Webster 1913 Edition
imp. & p. p.
p. pr. & vb. n.
To drive back; to force to return; to check the advance of; to repulse as, to repel an enemy or an assailant.
repelledthe hostile tide.
repelledeach other strongly, and yet attracted each other strongly.
To resist or oppose effectually;
repelan assault, an encroachment, or an argument
Syn. – Tu repulse; resist; oppose; reject; refuse.
To act with force in opposition to force impressed; to exercise repulsion.
Webster 1828 Edition
1.to drive back; to force to return; to check advance; as, to repel an enemy or an assailant.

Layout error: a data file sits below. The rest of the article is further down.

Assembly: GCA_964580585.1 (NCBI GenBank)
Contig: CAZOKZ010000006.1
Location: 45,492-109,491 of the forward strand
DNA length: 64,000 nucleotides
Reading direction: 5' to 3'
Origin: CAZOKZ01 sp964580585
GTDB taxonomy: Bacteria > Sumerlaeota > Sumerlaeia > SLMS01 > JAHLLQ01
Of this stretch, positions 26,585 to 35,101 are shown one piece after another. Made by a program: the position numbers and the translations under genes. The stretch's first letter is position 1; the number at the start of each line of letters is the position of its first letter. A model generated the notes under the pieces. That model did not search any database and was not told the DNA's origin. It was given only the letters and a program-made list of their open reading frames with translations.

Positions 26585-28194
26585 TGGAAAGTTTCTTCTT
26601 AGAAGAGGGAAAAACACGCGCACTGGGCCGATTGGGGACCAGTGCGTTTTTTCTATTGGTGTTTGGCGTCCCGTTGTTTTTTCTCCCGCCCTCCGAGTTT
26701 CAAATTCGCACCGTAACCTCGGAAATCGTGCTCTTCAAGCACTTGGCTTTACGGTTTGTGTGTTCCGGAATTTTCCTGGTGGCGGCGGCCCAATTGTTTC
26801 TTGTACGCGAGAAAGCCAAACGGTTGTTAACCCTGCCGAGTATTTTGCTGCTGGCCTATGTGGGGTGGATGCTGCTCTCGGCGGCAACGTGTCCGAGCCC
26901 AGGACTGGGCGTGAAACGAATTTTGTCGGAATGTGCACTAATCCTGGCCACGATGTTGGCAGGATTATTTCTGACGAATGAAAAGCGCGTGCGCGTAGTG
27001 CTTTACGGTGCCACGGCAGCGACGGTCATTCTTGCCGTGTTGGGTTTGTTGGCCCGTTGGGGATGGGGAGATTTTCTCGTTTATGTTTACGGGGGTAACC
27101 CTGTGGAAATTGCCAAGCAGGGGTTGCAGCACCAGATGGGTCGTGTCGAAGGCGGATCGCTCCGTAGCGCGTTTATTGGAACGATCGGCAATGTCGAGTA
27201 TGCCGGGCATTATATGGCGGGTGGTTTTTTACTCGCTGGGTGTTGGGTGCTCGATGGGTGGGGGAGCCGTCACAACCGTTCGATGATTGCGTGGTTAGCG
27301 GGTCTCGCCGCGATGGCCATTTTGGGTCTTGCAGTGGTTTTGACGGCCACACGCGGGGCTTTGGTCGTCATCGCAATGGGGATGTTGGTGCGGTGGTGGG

Hippomedon repell'd the hostile tide.
And virtue may repel, though not invade.
2.To resist; to oppose; as, to repel an argument.
1.To act with force in opposition to force impressed. Electricity sometimes attracts and sometimes repels.
2.In medicine, to check an afflux to a part of the body.